Dr Robyn Cumming
Robyn Cumming is the Collection Manager in the Biodiversity and Geosciences program at the Museum of Tropical Queensland (MTQ), Townsville, and is a taxonomist and ecologist. She is responsible for the management, preservation and databasing of the MTQ collections (approx. 50,000 specimens) of tropical marine invertebrates and vertebrates, including bryozoans (lace corals, sea mats, moss animals), crustaceans, echinoderms and marine mammals.
Robyn’s research targets contemporary issues in biodiversity science, with focus on MTQ collections of the Phylum Bryozoa (approx. 25,000 specimens), in the fields of taxonomy, systematics, ecology and biogeography. Current projects (in collaboration) include:
- Species discovery and biogeography of Bryozoa in the Gulf of Carpentaria and across northern Australia.
- Phylogeny of the lace coral family Lanceoporidae (Bryozoa: Smittinoidea).
- Taxonomy and ecology of coral reef and inter-reefal Bryozoa of the Great Barrier Reef.
- Ocean acidification impacts on bryozoans at volcanic CO2 vents in Papua New Guinea.
Robyn’s research background is in coral reef ecology: population dynamics of reef-building corals and coral reef molluscs, and impacts of predation and bleaching on corals. She was (in order) Associate Lecturer in Marine Biology at James Cook University, Townsville, Postdoctoral Research Fellow at the University of Hong Kong, Lecturer in Environmental Science at Notre Dame University in Broome, Western Australia, Lecturer in Biology at the University of the South Pacific, Suva, Fiji, and Associate Lecturer in Mathematics at James Cook University. In 2012, Robyn began working on bryozoan taxonomy with research grant support from Australian Biological Resources Study (ABRS), and came to MTQ in 2014. Nowadays, she brings an ecological perspective to systematics and biogeographical studies using museum collections.
Cumming, R.L. & R.A. Alford. 1994. Population dynamics of Turbonilla sp. (Pyramidellidae, Opisthobranchia¬), an ectoparasite of giant clams in mariculture. Journal of Experimental Marine Biology and Ecology 183: 91–111.
Cumming, R.L. 1999. Predation on reef-building corals: multiscale variation in the density of three corallivorous gastropods, Drupella spp. Coral Reefs 18: 147–157.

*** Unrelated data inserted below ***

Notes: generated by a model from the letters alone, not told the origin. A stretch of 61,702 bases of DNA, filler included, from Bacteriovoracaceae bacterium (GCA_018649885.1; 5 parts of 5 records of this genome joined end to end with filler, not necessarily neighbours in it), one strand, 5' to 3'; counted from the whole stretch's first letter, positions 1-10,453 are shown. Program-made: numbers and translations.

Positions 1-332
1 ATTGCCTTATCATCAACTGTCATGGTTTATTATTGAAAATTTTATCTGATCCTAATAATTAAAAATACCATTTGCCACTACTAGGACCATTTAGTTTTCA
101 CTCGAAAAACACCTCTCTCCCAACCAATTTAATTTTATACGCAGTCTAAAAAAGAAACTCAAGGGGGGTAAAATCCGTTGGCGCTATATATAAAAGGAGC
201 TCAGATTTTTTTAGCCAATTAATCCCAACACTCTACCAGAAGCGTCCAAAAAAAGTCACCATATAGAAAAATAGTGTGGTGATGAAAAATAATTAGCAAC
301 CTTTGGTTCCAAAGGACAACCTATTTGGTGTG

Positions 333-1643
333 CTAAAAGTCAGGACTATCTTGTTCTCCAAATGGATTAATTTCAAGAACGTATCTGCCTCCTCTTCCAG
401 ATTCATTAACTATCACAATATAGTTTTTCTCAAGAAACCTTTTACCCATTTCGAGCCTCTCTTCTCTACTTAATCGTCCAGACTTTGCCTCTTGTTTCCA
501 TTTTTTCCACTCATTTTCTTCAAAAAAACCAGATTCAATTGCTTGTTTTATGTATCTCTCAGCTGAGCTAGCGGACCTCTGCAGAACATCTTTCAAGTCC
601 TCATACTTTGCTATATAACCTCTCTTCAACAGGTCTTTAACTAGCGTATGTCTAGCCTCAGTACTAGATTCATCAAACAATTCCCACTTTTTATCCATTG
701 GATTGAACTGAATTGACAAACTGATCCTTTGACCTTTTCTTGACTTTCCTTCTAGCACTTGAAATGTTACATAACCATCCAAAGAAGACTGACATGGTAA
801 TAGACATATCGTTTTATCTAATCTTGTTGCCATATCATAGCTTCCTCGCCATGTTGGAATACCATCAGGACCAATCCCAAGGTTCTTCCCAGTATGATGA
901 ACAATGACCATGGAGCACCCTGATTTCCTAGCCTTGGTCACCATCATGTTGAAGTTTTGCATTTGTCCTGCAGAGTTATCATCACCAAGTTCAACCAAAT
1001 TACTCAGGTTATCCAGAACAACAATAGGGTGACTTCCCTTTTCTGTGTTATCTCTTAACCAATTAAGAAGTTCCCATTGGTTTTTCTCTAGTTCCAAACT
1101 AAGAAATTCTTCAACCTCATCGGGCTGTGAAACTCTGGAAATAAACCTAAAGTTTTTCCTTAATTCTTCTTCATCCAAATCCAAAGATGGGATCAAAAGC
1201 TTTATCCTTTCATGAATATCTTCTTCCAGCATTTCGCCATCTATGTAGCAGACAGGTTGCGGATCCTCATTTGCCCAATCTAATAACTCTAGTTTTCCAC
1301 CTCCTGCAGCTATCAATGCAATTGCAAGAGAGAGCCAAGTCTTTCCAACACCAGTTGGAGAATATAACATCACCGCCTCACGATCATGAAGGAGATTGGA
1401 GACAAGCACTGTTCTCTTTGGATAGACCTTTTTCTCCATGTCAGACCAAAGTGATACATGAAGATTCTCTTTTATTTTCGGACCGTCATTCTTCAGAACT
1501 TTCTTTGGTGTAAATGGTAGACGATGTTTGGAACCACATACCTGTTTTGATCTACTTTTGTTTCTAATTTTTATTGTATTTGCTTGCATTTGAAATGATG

Cumming, R.L., M.A. Toscano, E.R. Lovell, B.A. Carlson, N.K. Dulvy, A. Hughes, J.F. Koven, N.J. Quinn, H.R Sykes, O.J.S. Taylor, D. Vaughan. 2002. Mass coral bleaching in the Fiji Islands, 2000. Proceedings of the 9th International Coral Reef Symposium, Bali 2: 1161–1168.
Cumming, R.L. 2002. Tissue injury predicts colony decline in reef-building corals. Marine Ecology Progress Series 242: 131–141.
Cumming, R.L., Aalbersberg, W.G.L., Lovell, E.R., Sykes, H. & Vuki, V.C. 2004. Coral reefs of the Fiji Islands: current issues. Reef Encounter 32: 52–56.
Cumming, R.L. 2009a. Population outbreaks and large aggregations of Drupella on the Great Barrier Reef. Great Barrier Reef Marine Park Authority, Townsville (Research Publication No. 96). Available at: http://www.gbrmpa.gov.au/__data/assets/pdf_file/0005/41189/No96DrupellaOutbreaks_AggregationsGBR.pdf, 26 pp.
Cumming, R.L. 2009b. Case study: impact of Drupella spp. on reef-building corals of the Great Barrier Reef. Great Barrier Reef Marine Park Authority, Townsville (Research Publication No. 97). Available at: http://www.gbrmpa.gov.au/corp_site/info_services/publications/research_publications/rp097/No97DrupellaImpact.pdf, 44 pp.
Cumming, R.L. & Tilbrook, K.J. 2014. Six species of Calyptotheca (Bryozoa, Cheilostomata, Lanceoporidae) from the Gulf of Carpentaria and northern Australia, with description of a new species. Zootaxa, 3827(2): 147–169. http://dx.doi.org/10.11646/zootaxa.3827.2.2
Cumming, R.L. 2015. Two tropical species of Stephanotheca (Bryozoa, Cheilostomata, Lanceoporidae) from the Gulf of Carpentaria, Australia. Zootaxa, 3948 (2): 279–286. http://dx.doi.org/10.11646/zootaxa.3948.2.8
Sebastian, P. & Cumming, R.L. In press. Three new species of Calyptotheca (Bryozoa, Cheilostomata, Lanceoporidae) from the Great Barrier Reef, tropical Australia. Zootaxa.